N,N'-bis(pyridoxal-5-phosphate(N-methylethanolamine)monoester)-trans-1,2-cyclooctylenediamine-N,N'-diacetic acid salt,

N,N'-bis(pyridoxal-5-phosphate(N-methylethanolamine)monoester)-1,2-phenylenediamine-N,N'-diacetic acid salt, and

N,N'-bis(pyridoxal-5-phosphate(N-methylethanolamine)monoester)-cis-1,2-cyclohexylenediamine-N,N'-diacetic acid salt.

EXAMPLE 29 Chelates

Repeating the procedure of Example 7 but replacing N,N'-bis-(pyridoxal-5-phosphate)ethylenediamine-N,N'-diacetic acid with an equimolar amount of the chelate forming compound produced in accordance with Example 27, yields the sodium-calcium Mn(II) chelate of N,N'-bis(pyridoxal-5-phosphate-(N-methyl-ethanolamine)monoester)ethylenediamine-N,N'-diacetic acid.

Repeating this procedure, replacing manganese dichloride tetrahydrate with equimolar amounts of the soluble chlorides, carbonates or nitrates of Cr+3, Fe+2, Fe+3, Co+3, Ni+2, Cu+2, Pr+3, Nd+3, Sm+3, Yb+3, Gd+3, Tb+3, Dy+3, Ho+3, or Er+3 yields the sodium-calcium salts of the respective metal ion chelates of N,N'-bis(pyridoxal-5-phosphate-(N-methyl-ethanolamine)monoester)ethylenediamine-N,N'-diacetic acid.

EXAMPLE 30 Other Chelates

Repeating the procedures of Example 29 but replacing the products of Example 28 for the product of Example 27 yields the Mn+2, Cr+3, Fe+2, Fe+3, Co+3, Ni+2, Cu+2, Pr+3, Nd+3, Sm+3, Yb+3, Gd+3, Tb+3, Ho+3, or Er+3 ion chelates of the sodium-calcium salts of the diacetic acid chelating agents of Example 28.

EXAMPLE 31 DPDP-(mono)acetic Acid Analog Synthesis

10 gms (0.017 mole) of the diamine from Example 3 was dissolved in 25 ml of 1:1 water/methanol and charged to a 250 ml 4-neck flask equipped with two addition funnels, pH electrode, thermometer and stir bar. 1.4 gms (0.035 mole) of NaOH and 2.4 gm (0.017 mole) of bromoacetic acid were each dissolved in 10 ml of deionized water and charged to the two addition funnels. Sufficient NaOH was added to the stirring diamine solution to bring the pH to about 11, which raised the temperature to about 40 C. The temperature was maintained at 40 C., and bromoacetic acid and NaOH were added concurrently to maintain the pH at 11 over the course of 3 hr. The reaction was monitored by HPLC. Dowex 50W-X8 resin was added to lower the pH from 11.1 to 3.1, the solution was filtered, and resin was washed with 100 ml of deionized water. The pH of the filtrate was about 3.3. 5 ml of 97% formic acid was added, and the pH dropped to 3.0. Then 10 ml of isopropyl alcohol was added with a few seed crystals, the product stirred overnight at 30 to 40 C., and then allowed to cool to 25 C. The crude product was collected by filtration and washed with deionized water. The crude product was then dried at 50 C. in vacuo to yield 3 gms of product (30% yield). The product can be recrystallized from a formic acid/water mixture to yield 2.4 gms in 96-98% purity by HPLC to yield N,N'-bis-(pyridoxal-5-phosphate)ethylenediamine-N-acetic acid.

EXAMPLE 32 Other (Mono)acetic Acids

Repeating the procedure of Example 31 with the products of Examples 4, 17 and 18 yields the corresponding

N,N'-bis(pyridoxal-5-phosphate)-1,3-(n-propylene)diamine-N-acetic acid,

N,N'-bis(pyridoxal-5-phosphate)-1,2-(n-propylene)diamine-N-acetic acid,

N,N'-bis(pyridoxal-5-phosphate)-1,2-isopropylenediamine-N-acetic acid,

N,N'-bis(pyridoxal-5-phosphate)-1,2-(n-butylene)diamine-N-acetic acid,

N,N'-bis(pyridoxal-5-phosphate)-1,4-(n-butylene)diamine-N-acetic acid,

N,N'-bis(pyridoxal-5-phosphate)-1,3-(n-butylene)diamine-N-acetic acid,

N,N'-bis(pyridoxal-5-phosphate)-1,2-(3-methyl)propylenediamine-N-acetic acid,

N,N'-bis(pyridoxal-5-phosphate)-trans-1,2-cyclohexylenediamine-N-acetic acid,

N,N'-bis(pyridoxal-5-phosphate)-trans-1,2-cyclopentylenediamine-N-acetic acid,

N,N'-bis(pyridoxal-5-phosphate)-trans-1,2-cycloheptylenediamine-N-acetic acid,

N,N'-bis(pyridoxal-5-phosphate)-trans-1,2-cyclooctylenediamine-N-acetic acid,

N,N'-bis(pyridoxal-5-phosphate)-cis-1,2-cyclohexylenediamine-N-acetic acid,

N,N'-bis(pyridoxal-5-phosphate)-trans-1,3-cylohexylenediamine-N-acetic acid,

N,N'-bis(pyridoxal-5-phosphate)-trans-1,4-cyclohexylenediamine-N-acetic acid,

N,N'-bis(pyridoxal-5-phosphate)-1,2-phenylenediamine-N-acetic acid, and

N,N'-bis(pyridoxal-5-phosphate)-cis-1,4-cyclohexylenediamine-N-acetic acid.

EXAMPLE 33 Other Chelates

Repeating the procedures of Example 29 but replacing the products of Example 32 for the product of Example 27 yields the Mn+2, Cr+3, Fe+2, Fe+3, Co+3, Ni+2, Cu+2, Pr+3, Nd+3, Sm+3, Yb+3, Gd+3, Tb+3, Ho+3, or Er+3 ion chelates of the sodium-calcium salts of the monoacetic acid chelating agents of Example 32.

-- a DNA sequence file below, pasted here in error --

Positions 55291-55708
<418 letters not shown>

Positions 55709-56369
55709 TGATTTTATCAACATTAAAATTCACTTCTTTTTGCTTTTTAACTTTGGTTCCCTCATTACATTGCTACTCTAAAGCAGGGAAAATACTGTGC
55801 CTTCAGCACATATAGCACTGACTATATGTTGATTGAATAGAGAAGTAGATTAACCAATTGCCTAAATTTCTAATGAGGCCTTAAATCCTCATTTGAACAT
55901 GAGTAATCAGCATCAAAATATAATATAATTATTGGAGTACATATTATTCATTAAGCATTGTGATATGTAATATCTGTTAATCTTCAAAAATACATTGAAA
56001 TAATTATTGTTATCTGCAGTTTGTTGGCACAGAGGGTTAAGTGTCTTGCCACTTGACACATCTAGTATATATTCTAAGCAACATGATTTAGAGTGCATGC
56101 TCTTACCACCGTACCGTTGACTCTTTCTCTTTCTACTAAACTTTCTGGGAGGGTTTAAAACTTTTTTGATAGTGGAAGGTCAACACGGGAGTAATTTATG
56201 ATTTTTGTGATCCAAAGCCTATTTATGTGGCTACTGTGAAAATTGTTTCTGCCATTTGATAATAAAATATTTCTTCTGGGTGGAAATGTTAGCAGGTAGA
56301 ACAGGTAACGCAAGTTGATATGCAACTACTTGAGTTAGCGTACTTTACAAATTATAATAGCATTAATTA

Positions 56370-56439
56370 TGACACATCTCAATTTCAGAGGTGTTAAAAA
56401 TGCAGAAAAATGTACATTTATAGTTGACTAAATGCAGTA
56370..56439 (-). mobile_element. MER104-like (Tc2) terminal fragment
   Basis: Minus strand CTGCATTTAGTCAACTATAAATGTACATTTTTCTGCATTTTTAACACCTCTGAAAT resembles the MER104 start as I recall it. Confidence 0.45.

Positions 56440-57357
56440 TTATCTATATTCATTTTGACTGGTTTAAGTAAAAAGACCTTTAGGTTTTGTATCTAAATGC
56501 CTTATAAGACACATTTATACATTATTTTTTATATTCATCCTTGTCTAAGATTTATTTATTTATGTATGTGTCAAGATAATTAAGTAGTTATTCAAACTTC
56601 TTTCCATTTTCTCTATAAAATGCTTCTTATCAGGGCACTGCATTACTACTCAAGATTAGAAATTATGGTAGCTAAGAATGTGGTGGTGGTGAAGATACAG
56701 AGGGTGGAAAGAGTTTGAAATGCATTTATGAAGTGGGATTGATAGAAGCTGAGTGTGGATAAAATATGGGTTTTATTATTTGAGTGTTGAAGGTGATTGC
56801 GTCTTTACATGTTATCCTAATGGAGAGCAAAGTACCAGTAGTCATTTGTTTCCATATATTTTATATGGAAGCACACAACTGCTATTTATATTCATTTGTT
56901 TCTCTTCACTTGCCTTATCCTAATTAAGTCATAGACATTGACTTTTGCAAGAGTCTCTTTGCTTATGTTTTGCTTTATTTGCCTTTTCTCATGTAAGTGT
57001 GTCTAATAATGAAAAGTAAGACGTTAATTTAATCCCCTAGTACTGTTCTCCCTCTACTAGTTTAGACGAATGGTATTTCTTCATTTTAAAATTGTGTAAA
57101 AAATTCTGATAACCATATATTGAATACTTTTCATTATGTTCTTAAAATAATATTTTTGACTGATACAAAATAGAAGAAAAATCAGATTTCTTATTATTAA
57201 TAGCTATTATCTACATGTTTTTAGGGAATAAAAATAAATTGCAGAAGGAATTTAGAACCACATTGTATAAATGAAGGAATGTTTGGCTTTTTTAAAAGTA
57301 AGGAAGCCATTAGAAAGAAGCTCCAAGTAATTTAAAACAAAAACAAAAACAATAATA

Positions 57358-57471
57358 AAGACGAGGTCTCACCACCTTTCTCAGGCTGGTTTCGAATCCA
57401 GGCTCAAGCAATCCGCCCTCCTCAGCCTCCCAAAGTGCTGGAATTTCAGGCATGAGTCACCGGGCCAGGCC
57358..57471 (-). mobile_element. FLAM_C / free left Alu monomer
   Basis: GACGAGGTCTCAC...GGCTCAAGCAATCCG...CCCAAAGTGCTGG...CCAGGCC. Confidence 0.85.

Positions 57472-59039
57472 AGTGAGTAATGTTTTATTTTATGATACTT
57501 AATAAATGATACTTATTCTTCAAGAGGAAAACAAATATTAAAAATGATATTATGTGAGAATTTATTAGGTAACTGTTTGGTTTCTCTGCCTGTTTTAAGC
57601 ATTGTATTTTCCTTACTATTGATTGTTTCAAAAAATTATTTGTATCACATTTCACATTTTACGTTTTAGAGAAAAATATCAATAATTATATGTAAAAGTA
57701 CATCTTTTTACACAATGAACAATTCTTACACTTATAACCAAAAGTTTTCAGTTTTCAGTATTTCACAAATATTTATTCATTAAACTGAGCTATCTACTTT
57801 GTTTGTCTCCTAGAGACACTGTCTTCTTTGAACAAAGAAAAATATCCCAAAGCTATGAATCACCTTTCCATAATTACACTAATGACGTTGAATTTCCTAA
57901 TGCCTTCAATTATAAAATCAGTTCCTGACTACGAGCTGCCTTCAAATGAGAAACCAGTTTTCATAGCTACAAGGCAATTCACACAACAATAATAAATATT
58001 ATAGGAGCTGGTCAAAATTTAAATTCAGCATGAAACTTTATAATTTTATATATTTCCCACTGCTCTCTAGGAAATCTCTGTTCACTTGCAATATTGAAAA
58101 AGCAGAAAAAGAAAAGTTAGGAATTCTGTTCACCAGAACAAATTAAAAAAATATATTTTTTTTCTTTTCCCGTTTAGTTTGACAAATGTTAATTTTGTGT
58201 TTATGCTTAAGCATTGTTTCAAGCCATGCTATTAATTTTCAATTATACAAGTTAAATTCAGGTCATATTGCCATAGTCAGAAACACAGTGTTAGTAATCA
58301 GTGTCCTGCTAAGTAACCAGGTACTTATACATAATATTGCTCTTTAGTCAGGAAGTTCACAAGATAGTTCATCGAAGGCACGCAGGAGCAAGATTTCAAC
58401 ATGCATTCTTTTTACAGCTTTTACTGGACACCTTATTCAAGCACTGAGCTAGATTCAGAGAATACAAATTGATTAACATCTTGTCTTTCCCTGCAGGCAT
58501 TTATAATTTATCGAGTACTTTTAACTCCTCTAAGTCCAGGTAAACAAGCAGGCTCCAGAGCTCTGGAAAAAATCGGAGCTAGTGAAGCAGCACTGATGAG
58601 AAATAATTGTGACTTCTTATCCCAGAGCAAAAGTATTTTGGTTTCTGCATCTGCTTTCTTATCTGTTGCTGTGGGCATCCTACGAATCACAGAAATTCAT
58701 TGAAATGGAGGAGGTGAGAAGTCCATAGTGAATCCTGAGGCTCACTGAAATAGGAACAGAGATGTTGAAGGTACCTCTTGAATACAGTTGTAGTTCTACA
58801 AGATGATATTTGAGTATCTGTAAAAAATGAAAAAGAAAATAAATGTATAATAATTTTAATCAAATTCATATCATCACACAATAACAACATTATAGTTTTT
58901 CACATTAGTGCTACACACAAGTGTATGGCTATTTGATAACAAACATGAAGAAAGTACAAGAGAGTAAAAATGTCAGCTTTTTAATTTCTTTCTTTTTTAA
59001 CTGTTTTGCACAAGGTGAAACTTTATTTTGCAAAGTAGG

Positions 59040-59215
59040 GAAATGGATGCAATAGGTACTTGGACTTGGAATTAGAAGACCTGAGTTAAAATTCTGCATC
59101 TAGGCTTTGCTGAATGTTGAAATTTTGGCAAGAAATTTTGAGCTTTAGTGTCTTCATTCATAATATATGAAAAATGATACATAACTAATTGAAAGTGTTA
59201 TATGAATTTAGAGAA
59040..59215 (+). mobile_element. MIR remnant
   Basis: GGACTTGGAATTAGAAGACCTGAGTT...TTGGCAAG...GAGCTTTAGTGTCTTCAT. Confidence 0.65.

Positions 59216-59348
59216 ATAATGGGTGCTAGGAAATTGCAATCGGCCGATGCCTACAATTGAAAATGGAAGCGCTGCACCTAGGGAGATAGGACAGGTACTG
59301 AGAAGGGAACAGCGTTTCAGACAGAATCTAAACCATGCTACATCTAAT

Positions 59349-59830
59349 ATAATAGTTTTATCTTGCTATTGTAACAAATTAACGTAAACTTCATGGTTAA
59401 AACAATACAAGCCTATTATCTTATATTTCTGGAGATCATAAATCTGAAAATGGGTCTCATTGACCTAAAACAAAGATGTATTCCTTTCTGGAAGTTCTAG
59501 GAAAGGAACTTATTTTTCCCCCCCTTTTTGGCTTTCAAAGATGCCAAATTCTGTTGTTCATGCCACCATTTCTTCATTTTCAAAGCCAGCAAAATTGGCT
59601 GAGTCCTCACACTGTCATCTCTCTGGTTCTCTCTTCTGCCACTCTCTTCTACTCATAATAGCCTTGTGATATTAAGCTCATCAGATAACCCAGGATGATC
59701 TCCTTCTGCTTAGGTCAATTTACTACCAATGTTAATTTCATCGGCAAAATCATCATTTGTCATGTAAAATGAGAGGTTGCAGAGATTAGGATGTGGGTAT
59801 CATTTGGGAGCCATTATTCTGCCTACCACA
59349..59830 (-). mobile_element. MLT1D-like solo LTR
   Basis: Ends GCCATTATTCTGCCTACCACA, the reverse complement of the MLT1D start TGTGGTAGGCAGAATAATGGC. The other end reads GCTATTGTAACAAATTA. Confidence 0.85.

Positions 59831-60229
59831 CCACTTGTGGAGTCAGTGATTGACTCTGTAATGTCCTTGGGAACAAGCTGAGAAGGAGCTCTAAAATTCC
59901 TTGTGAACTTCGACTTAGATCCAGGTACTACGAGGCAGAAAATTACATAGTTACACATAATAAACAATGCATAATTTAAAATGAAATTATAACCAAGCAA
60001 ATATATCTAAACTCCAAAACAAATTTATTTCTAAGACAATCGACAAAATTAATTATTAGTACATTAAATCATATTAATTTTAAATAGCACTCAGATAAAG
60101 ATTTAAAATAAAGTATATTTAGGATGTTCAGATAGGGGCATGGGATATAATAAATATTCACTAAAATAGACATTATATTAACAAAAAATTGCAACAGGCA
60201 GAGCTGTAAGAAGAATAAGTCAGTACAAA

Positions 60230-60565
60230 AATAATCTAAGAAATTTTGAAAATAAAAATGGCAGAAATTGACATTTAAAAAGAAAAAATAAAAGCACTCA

EXAMPLE 34 N-pyridoxal-N'-(pyridoxal-5-phosphate)ethylenediimine

A 25 gm (0.123 mole) quantity of pyridoxal hydrochloride is slurried in 100 ml of methanol, and 4.88 gm (0.123 mole) of NaOH is added. When the solution is homogeneous, it is added dropwise to 7.5 gm of 1,2-diaminoethane in 100 ml of methanol with stirring. After 60 min, a methanol solution containing 32.7 gm (0.123 mole) of pyridoxal-5-phosphate and 4.88 gm (0.123 mole) of NaOH is added with vigorous stirring. The unsymmetrical imine product, 5-(N-(3-hydroxy-5-hydroxymethyl-2-methyl-4-pyridyl)methylideneaminoethyleneiminomethyl)-2-hydroxy-3-methyl-5-pyridylmethylphosphoric acid or N-pyridoxal-N'-(pyridoxal-5-phosphate)-ethylenediimine, is stirred for 1 hr, and the product is isolated by filtration. The diimine is washed with methanol (250 ml) and diethyl ether (250 ml), and dried in vacuo.

EXAMPLE 35 N-pyridoxal-N'-(pyridoxal-5-phosphate)ethylenediamine

Repeating the procedure of Example 3 but substituting the diimine product of Example 34 for the diimine product of Example 1 yields the corresponding diamine product, 5-(N-(3-hydroxy-5-hydroxymethyl-2-methyl-4-pyridyl)methylaminoethyleneaminomethyl)-2-hydroxy-3-methyl-5-pyridylmethylphosphoric acid or N-pyridoxal-N'-(pyridoxal-5-phosphate)-ethylenediamine.

EXAMPLE 36 DPMP Synthesis

Repeating the procedures of Example 5 and 6 with the product of Example 35 yields the corresponding N-pyridoxal-N'-(pyridoxal-5-phosphate)ethylenediamine-N,N'-diacetic acid or N-(3-hydroxy-5-hydroxyomethyl-2-methyl-4-pyridylmethyl)-N'-(3-hydroxy-2-methyl-5-phosphonomethyl-4-pyridylmethyl)ethylenediamine-N,N'-diacetic acid (DPMP).

EXAMPLE 37 Other Chelates

Repeating the procedures of Example 29 but replacing the product of Example 36 for the product of Example 27 yields the Mn+2, Cr+3, Fe+2, Fe+3, Co+3, Ni+2, Cu+2, Pr+3, Nd+3, Sm+3, Yb+3, Gd+3, Tb+3, Ho+3, or Er+3 ion chelates of the sodium-calcium salts of N-pyridoxal-N'-(pyridoxal-5-phosphate)ethylenediamine-N,N'-diacetic acid.

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Classifications
U.S. Classification546/5, 534/15, 987/99, 546/24, 534/16, 987/20, 546/261, 544/109, 534/10
International ClassificationA61B10/00, C07F5/00, C07F13/00, C07F1/08, A61K49/06, C07F15/02, C07F1/00, A61K49/00, C07F9/58, C07F11/00, G01R33/28, C07F15/04, C07F15/06, A61B5/055
Cooperative ClassificationG01R33/5601, C07F13/005, C07F9/582, A61K49/06
European ClassificationG01R33/56B, A61K49/06, C07F13/00B, C07F9/58G
Legal Events
DateCodeEventDescription
Dec 14, 2005356Patent term extension under 35 u.s.c. 156
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Dec 22, 1993SULPSurcharge for late payment
Oct 12, 1993CCCertificate of correction
May 8, 1987ASAssignment
Owner name: SALUTAR, INC., 428 OAKMEAD PARKWAY, SUNNYVALE, CA
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Effective date: 19870508